Category Archives: Contests

Post 1000: How on Earth Did We Get Here?

The Westin with arrowAs near as I can recall, the Fictorian blog was birthed—at least in idea form—on March 20, 2010 in the lounge of the Westin Hotel in Pasadena. (See photo to pinpoint more or less the exact spot.) A group of writers had assembled for the first annual Superstars Writing Seminar to learn about the ins and outs of the publishing business. We were a big group of strangers with a whole lot of high-flying ideals.

I’d like to think those ideals haven’t gone anywhere, but that big group of strangers doesn’t exist anymore. Alas, we are currently a big group of friends and trusted colleagues.

Of course, none of us went home from that seminar ready to start blogging. It took just over a year to get organized. Our first blog post, “The Benefits of Holding Hands,” went live on March 30, 2011—and it goes like this, courtesy of Fictorian alumnus Nancy DiMauro:

Writers help you stay motivated and hold you accountable. It’s like having an exercise or diet buddy. After all, who can understand the ups and downs of writing better? Writers need to network, commiserate and, well, get honest feedback about what they write from others who are wrestling with the same questions…

I don’t know if Nancy set out to write a mission statement, but this one would certainly do the trick. Four and a half years later, and one thousand posts, it still holds true. The Fictorians is about writers holding other writers accountable, keeping them motivated during the many and varied troughs of the writing life, and helping them to network.

All of these years later, the names and faces have changed, but none of the original Fictorians are at the same place in their writing careers than when they started. Without question, this blog has helped us to grow and stay connected with our tribe.

So, one thousand posts. Four digits. A really big part of me can’t believe we’re here. I’ve read somewhere that the average blog lasts two years or less. If that’s true, we’re beating the odds—and that’s largely due to the fact that we’re doing it together. Holding hands, so to speak. It’s not easy to keep an online presence going day after grueling day. With the Fictorians, it’s pretty effortless. When everyone makes a small commitment (one post month, loosely), it’s not hard to fill up the calendar with great content.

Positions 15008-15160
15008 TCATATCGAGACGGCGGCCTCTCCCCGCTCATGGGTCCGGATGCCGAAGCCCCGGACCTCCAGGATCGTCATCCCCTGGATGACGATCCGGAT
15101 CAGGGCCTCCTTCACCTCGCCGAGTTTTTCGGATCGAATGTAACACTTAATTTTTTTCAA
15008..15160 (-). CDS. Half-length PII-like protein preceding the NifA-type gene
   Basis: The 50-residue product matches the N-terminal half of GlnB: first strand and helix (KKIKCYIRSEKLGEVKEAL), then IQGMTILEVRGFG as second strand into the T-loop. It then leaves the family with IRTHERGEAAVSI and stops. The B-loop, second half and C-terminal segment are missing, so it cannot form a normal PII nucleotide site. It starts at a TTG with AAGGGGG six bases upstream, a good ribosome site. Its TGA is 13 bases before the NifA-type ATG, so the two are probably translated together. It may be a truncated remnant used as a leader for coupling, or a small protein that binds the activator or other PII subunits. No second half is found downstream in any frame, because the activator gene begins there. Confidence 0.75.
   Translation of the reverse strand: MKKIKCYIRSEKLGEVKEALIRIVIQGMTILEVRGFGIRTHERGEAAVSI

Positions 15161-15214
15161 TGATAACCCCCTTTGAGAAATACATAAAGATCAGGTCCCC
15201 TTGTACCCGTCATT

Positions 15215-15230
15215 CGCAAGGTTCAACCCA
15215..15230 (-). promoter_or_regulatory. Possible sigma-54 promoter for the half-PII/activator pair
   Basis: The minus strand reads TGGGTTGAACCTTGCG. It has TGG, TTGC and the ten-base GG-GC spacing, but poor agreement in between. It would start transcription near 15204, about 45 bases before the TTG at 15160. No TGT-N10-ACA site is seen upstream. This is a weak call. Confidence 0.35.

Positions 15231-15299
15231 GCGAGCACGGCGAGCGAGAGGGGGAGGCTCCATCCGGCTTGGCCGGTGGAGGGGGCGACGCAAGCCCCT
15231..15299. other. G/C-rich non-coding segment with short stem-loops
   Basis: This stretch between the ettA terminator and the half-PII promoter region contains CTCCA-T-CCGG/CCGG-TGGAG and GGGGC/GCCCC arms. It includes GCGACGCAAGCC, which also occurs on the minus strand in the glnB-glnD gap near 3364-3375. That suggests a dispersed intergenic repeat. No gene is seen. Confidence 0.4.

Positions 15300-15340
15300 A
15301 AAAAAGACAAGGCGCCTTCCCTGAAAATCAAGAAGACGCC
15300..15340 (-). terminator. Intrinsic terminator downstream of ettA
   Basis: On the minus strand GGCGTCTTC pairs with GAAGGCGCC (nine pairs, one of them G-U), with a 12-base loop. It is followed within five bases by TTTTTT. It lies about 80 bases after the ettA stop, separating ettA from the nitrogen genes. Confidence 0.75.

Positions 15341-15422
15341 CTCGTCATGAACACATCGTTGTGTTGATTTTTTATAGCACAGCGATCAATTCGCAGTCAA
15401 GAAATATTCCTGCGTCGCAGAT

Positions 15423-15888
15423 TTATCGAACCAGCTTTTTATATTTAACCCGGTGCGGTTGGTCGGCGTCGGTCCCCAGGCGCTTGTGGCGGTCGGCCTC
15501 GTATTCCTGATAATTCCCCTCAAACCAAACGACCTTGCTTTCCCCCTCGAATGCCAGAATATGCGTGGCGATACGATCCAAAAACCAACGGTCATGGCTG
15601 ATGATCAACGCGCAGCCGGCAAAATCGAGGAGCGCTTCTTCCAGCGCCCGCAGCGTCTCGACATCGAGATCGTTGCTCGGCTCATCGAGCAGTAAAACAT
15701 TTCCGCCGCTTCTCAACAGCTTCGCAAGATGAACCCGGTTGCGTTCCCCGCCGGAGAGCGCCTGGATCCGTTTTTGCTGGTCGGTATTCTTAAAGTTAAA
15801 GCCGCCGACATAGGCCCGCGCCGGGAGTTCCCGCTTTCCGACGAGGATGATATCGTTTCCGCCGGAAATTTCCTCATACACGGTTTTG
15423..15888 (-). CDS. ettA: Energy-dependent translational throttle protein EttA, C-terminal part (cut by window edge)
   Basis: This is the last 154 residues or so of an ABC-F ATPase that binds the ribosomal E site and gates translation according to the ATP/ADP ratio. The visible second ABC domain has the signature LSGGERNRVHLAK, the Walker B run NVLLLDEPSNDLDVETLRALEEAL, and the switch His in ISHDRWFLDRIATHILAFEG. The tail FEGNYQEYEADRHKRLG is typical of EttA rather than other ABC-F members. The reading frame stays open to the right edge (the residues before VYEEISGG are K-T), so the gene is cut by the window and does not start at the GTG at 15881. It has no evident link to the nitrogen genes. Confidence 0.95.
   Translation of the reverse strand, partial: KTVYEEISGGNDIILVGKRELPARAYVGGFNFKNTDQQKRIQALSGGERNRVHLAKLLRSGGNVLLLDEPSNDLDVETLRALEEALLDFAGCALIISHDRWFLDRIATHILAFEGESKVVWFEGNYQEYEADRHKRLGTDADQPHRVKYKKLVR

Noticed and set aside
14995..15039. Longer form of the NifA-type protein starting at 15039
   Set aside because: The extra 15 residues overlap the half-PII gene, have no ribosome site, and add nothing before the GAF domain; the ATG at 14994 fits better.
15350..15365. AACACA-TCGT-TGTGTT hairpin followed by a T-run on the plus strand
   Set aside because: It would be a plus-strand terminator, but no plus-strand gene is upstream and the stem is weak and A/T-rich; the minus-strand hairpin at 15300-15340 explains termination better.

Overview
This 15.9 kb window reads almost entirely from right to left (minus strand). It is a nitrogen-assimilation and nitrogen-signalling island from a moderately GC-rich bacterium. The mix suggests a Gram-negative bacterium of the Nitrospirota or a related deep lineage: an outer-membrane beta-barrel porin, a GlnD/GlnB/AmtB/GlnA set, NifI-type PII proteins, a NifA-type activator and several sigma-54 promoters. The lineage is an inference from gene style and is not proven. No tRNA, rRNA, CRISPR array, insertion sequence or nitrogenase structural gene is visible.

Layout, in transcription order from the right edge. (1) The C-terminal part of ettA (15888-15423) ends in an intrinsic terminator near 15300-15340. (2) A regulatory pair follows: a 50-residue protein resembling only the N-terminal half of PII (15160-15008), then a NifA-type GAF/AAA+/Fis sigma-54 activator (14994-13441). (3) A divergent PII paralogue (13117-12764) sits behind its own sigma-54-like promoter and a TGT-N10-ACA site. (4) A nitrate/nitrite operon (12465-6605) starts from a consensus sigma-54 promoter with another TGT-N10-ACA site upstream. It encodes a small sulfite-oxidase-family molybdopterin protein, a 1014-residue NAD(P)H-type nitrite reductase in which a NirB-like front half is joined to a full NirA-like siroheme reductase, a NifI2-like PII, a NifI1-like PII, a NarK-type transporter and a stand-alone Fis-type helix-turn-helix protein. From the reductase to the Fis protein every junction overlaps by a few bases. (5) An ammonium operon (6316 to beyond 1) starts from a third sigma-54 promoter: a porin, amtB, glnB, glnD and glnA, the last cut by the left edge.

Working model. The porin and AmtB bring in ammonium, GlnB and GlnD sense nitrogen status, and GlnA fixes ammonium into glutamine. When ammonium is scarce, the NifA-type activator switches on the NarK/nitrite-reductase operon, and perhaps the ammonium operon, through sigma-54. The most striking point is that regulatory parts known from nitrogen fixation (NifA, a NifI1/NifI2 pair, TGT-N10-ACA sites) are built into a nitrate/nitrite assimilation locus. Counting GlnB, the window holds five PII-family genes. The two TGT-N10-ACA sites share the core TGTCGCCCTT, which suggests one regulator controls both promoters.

Well, perhaps you’ve noticed that we’re really very extremely excited about our 1000th post. It’s a big deal, a big milestone, so we figured, why not throw a little party? That’s why we’ve been giving away books all month. Seven last week, seven this week (it’s actually thirteen, since one of the prizes this week is a seven-book bundle), and fourteen more as the month rolls on. These are books we’ve written, books that our friends and guest bloggers have written, and even books that our mentors have written. There’s a lot of good stuff. For more details, click here, or simply log in to the Rafflecopter interface to your right.

Our celebration isn’t all about the giveaways, though. For over a year, we’ve been working behind the scenes to bring you this upgraded site interface. It was ready just in time for this month, the most pivotal of months. We hope you’re enjoying it so far!

If you’re a writer and you’re looking for a tribe, consider us in your corner. Read and comment on our articles. Get in touch with us. And if you’re really serious about doubling down on your writing career (and we’re all hoping the answer is yes), then consider signing up for the Superstars Writing Seminar. That’s right; the Fictorians are still around, and so is Superstars, going strong into its sixth year. There’s no better place to fulfill the above mission statement.

Evan BraunEvan Braun is an author and editor who has been writing books for more than ten years. He is the author of The Watchers Chronicle, whose third volume, The Law of Radiance, has just been released. He specializes in both hard and soft science fiction and lives in the vicinity of Winnipeg, Manitoba.

August Giveaways: Rules

By Colette Black and Evan Braun.